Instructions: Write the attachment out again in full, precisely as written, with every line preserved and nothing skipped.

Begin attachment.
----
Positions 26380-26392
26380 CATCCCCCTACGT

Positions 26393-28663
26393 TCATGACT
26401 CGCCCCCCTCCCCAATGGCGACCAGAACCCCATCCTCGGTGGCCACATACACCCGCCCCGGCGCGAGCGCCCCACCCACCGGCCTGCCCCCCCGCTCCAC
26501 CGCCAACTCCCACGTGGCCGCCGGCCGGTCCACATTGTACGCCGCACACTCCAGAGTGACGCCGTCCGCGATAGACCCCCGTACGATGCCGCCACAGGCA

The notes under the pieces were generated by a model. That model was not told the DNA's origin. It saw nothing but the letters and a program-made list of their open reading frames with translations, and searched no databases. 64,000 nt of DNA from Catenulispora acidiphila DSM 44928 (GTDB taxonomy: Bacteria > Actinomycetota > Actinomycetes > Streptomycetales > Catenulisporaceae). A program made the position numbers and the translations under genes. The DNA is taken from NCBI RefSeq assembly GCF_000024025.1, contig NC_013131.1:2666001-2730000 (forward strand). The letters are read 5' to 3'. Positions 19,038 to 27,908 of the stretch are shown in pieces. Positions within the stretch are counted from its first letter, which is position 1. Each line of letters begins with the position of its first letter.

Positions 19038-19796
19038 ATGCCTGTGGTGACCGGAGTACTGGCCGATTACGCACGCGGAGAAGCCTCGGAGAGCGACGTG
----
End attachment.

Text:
Positions 26380-26392
26380 CATCCCCCTACGT

Positions 26393-28663
26393 TCATGACT
26401 CGCCCCCCTCCCCAATGGCGACCAGAACCCCATCCTCGGTGGCCACATACACCCGCCCCGGCGCGAGCGCCCCACCCACCGGCCTGCCCCCCCGCTCCAC
26501 CGCCAACTCCCACGTGGCCGCCGGCCGGTCCACATTGTACGCCGCACACTCCAGAGTGACGCCGTCCGCGATAGACCCCCGTACGATGCCGCCACAGGCA

The notes under the pieces were generated by a model. That model was not told the DNA's origin. It saw nothing but the letters and a program-made list of their open reading frames with translations, and searched no databases. 64,000 nt of DNA from Catenulispora acidiphila DSM 44928 (GTDB taxonomy: Bacteria > Actinomycetota > Actinomycetes > Streptomycetales > Catenulisporaceae). A program made the position numbers and the translations under genes. The DNA is taken from NCBI RefSeq assembly GCF_000024025.1, contig NC_013131.1:2666001-2730000 (forward strand). The letters are read 5' to 3'. Positions 19,038 to 27,908 of the stretch are shown in pieces. Positions within the stretch are counted from its first letter, which is position 1. Each line of letters begins with the position of its first letter.

Positions 19038-19796
19038 ATGCCTGTGGTGACCGGAGTACTGGCCGATTACGCACGCGGAGAAGCCTCGGAGAGCGACGTG